Wilt Settlers in New Zealand in the 19th Century
  • Ambrose Wilt, aged 27, a labourer, who arrived in Nelson, New Zealand aboard the ship "Adamant" in 1874
  • Caroline Wilt, aged 24, who arrived in Nelson, New Zealand aboard the ship "Adamant" in 1874
  • Alfred S. Wilt, aged 1, who arrived in Nelson, New Zealand aboard the ship "Adamant" in 1874

Contemporary Notables of the name Wilt (post 1700) +

  • W. William Wilt, American Republican politician, Member of Pennsylvania State House of Representatives from Blair County 2nd District; Elected 1964 [3]
  • Tony O. Wilt, American Republican politician, Elected Virginia State House of Delegates 26th District 2011 [3]
  • Thornton W. Wilt, American Democratic Party politician, Member of West Virginia State House of Delegates from Jefferson County, 1963-68; Chair of Jefferson County Democratic Party, 1975 [3]
  • Roy W. Wilt, American Republican politician, Elected Pennsylvania State House of Representatives 8th District 1980; Member of Pennsylvania State Senate 50th District, 1981-90 [3]
  • Raymond E. Wilt (b. 1907), American Republican politician, Member of Pennsylvania State House of Representatives from Allegheny County 17th District, 1951-60 [3]
  • Mike Wilt, American Republican politician, Member of Oklahoma State House of Representatives 11th District; Elected 2004 [3]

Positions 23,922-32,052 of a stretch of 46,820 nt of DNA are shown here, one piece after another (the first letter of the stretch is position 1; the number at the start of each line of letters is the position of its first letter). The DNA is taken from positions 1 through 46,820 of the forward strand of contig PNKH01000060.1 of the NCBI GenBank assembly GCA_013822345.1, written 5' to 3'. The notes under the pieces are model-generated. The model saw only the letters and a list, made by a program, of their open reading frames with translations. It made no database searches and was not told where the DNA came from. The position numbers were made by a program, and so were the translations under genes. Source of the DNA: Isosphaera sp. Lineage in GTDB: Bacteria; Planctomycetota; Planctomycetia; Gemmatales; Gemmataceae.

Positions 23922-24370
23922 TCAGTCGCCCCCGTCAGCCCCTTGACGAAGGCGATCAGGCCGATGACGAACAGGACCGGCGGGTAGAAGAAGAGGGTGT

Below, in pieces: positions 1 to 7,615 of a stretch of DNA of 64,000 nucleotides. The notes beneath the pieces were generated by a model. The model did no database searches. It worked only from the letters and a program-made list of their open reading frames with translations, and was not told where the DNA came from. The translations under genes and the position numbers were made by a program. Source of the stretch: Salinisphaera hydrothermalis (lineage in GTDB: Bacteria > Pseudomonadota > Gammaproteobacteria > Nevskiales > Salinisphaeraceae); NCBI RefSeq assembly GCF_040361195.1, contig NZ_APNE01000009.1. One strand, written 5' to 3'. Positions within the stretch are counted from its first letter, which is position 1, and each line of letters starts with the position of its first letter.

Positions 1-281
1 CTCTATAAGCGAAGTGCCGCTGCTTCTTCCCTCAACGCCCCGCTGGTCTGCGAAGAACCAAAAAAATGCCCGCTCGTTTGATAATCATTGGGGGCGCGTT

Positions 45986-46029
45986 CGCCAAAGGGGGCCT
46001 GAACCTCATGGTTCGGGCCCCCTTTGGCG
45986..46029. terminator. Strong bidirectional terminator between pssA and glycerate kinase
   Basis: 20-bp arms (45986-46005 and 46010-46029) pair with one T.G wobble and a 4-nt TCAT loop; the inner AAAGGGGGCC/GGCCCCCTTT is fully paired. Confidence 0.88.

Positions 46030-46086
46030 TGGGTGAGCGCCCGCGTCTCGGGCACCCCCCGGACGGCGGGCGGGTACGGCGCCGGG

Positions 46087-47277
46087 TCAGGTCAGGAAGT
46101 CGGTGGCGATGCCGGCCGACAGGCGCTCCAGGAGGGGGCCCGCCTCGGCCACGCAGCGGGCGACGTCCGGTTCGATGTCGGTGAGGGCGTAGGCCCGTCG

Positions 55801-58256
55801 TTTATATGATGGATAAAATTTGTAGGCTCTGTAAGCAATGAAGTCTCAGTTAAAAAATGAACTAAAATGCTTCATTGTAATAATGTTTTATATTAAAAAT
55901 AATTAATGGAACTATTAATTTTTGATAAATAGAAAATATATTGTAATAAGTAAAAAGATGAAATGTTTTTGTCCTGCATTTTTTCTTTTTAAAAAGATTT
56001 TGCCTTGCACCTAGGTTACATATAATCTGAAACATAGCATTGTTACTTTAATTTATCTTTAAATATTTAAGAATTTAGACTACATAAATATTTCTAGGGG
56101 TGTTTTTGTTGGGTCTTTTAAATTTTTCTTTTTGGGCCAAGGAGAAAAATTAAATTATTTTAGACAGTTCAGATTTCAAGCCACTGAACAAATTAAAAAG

• L. W. Wilt, American Republican politician, Candidate for West Virginia State House of Delegates from Greenbrier County, 1942 [3]
  • Abram D. Wilt, American Republican politician, Postmaster at Dayton, Ohio, 1882-86 [3]


  1. ^ https://namecensus.com/most_common_surnames.htm
  2. ^ Filby, P. William, Meyer, Mary K., Passenger and immigration lists index : a guide to published arrival records of about 500,000 passengers who came to the United States and Canada in the seventeenth, eighteenth, and nineteenth centuries. 1982-1985 Cumulated Supplements in Four Volumes Detroit, Mich. : Gale Research Co., 1985, Print (ISBN 0-8103-1795-8)
  3. ^ The Political Graveyard: Alphabetical Name Index. (Retrieved 2016, January 26) . Retrieved from http://politicalgraveyard.com/alpha/index.html